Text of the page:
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Hot on the Web

eBay's abusive behavior – and finding alternatives

This column originally ran in ComputorEdge on November 12, 2004
(Issue 2246, The Seedy Side of the Web)

When eBay first came on the scene in the late 1990s, it created an entire new segment of the economy. By giving individuals the same international reach as multinational conglomerates, it changed the way used goods are bought and sold in this country.

Especially in the area of collectibles, eBay made it profitable for small shops that might not be able to exist even in the largest of cities to find a large enough customer base to stay in business.

And for collectors, too, eBay was a godsend. Take me – I collect reel to reel tapes. The local used record store might have a half-dozen at any one time, so outside subscribing to Goldmine magazine, finding a specific album in r2r format was nearly impossible. With eBay, I can browse weekly and over months, find just about any album from the 1950s-'70s on reel to reel.

In the intervening years, eBay has become one of the Web's great success stories, rivaling Yahoo! and Google as a company that created a successful online business model.

But with success comes power, and with power comes hubris.

And so now eBay is a massive corporation, a near-monopoly in the arena of online auctions, and it is becoming less and less user-friendly – to the point that exploring alternatives to eBay is becoming necessary for more and more people.

Out of control

As mentioned, I've been active on eBay almost since the beginning. I've been a member since September 1998. While not a big presence on eBay (about 250 total transactions), I've certainly been around long enough to see the changes success has brought.

The past few months, I've been re-painting and rearranging my apartment. As usual in such cases, I've run across a lot of stuff I no longer use, need or want. Much of it goes to Goodwill, where it will not only find new life but also raise money for a very worthy cause. Others, though, seem likely candidates to help pay down my bills.

A few years back, loyal readers may remember my review of Sun's Solaris operating system for the Intel platform, and its viability as an alternative to Windows. I had actually purchased Solaris 7 for Intel from Sun under some discount program they had to try to build a buzz for their PC clone presence; cost me about $70 total, I believe. The next year, when Solaris 8 for Intel came out, I also purchased that.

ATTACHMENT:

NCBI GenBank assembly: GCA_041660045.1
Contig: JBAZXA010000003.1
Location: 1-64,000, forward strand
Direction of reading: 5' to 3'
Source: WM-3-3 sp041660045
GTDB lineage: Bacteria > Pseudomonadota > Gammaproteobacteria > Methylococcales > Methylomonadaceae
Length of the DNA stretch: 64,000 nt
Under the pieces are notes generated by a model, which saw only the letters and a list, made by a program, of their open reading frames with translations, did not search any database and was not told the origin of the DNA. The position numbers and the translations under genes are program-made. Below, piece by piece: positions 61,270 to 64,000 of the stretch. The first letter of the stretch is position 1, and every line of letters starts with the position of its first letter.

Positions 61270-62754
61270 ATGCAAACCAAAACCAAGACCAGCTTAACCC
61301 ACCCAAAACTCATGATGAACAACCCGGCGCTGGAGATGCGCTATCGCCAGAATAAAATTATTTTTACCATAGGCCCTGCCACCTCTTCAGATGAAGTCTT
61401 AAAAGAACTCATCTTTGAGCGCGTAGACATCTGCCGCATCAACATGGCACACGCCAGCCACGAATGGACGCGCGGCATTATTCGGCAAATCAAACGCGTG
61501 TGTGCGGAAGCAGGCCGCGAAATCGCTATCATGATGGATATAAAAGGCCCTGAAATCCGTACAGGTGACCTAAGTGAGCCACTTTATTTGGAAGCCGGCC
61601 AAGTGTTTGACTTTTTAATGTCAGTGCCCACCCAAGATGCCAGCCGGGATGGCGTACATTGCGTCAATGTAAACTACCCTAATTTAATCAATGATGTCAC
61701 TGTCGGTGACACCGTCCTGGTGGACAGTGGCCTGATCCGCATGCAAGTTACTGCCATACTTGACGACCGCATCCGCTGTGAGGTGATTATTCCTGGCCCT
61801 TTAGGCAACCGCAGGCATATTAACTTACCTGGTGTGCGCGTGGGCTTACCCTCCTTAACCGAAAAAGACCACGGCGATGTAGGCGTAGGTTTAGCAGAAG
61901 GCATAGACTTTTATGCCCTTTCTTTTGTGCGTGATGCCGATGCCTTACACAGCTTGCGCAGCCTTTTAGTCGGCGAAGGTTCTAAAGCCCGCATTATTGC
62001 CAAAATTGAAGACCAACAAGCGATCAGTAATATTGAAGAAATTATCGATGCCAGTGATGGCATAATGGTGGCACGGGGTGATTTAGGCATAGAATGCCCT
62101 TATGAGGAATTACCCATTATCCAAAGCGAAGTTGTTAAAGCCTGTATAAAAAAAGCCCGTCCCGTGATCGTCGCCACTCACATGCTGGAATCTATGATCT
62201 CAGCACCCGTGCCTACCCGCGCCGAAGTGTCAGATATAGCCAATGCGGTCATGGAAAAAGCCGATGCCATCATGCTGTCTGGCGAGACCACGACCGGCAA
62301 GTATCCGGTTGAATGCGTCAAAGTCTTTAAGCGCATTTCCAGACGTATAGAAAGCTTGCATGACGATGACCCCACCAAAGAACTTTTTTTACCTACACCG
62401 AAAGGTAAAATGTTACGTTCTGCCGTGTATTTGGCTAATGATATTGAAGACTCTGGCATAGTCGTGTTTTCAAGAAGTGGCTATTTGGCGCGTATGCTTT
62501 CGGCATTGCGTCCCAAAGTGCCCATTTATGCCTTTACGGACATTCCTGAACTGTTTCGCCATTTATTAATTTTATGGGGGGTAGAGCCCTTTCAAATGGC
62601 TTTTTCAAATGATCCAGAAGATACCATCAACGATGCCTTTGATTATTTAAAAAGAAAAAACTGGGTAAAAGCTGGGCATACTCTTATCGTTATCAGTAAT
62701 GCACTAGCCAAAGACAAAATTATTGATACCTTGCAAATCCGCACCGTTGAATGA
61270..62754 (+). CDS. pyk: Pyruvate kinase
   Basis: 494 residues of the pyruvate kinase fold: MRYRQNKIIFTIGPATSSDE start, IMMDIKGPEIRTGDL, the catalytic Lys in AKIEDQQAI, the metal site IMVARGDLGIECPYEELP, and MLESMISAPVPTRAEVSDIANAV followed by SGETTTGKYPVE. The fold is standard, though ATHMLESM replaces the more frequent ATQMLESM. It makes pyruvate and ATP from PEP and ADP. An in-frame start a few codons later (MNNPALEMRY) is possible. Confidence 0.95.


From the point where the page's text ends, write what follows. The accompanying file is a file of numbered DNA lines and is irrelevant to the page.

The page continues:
Used them, reviewed them – and eventually uninstalled them. I have Red Hat Linux on the box that used to run Solaris now.

And so I have these two very nice packages of Solaris I thought I'd sell. Listed them on eBay, and ended up selling them for about $70, or half what I originally invested.

The day the auction closed, though, I received a very nasty form e-mail from eBay, saying they'd cancelled the auction because Sun had filed a copyright complaint against me.

Note that the auction was cancelled before I had a chance to respond – hardly a fair or equitable system.

And this is legal software that I purchased in good faith, and resold – all fully legal in California.

My guess is that the license on that discount package I bought contains some "no reselling" clause, and this is why Sun is claiming I'm violating their copyright.

But merely writing an end user license does not make it legal, nor enforceable – and eBay has both a legal and moral obligation to hear both parties' side in any dispute.

Unfortunately, there seems to be no manner in which someone in my position can file an appeal – I searched high and low on eBay's site, and found nothing. I did fill out a general complaint form, and was promised a response within 24 hours. That's come and gone. I also replied to the Sun contact e-mail address provided in eBay's form e-mail – never heard back from Sun, either.

And the presumption of guilt was equally offensive – after telling me the auction was cancelled and the buyer notified that they did not have to pay me (although they still did), eBay included this gratuitous warning: "If you relist this or any other similar items on eBay, your account likely will be suspended."


Needless to say, I won't be selling on eBay any longer. Which is too bad, because they do provide the largest possible audience for your listing. But that kind of poor customer service and roughshod indifference to my legal rights simply does not deserve further support.

Yahoo! Auctions is probably the next best bet, and the one I'll be trying first. If you already have a Yahoo! account, you're good to go as soon as you enter some credit card info. You can also use Yahoo's PayDirect service instead of eBay's PayPal. Signing up for that was also easy.

What Yahoo! Auctions doesn't have is the number of people that eBay has – it's probably on a scale of 1:10 between Yahoo! and eBay.

But for those who insist on honesty and courtesy, Yahoo! may be preferable.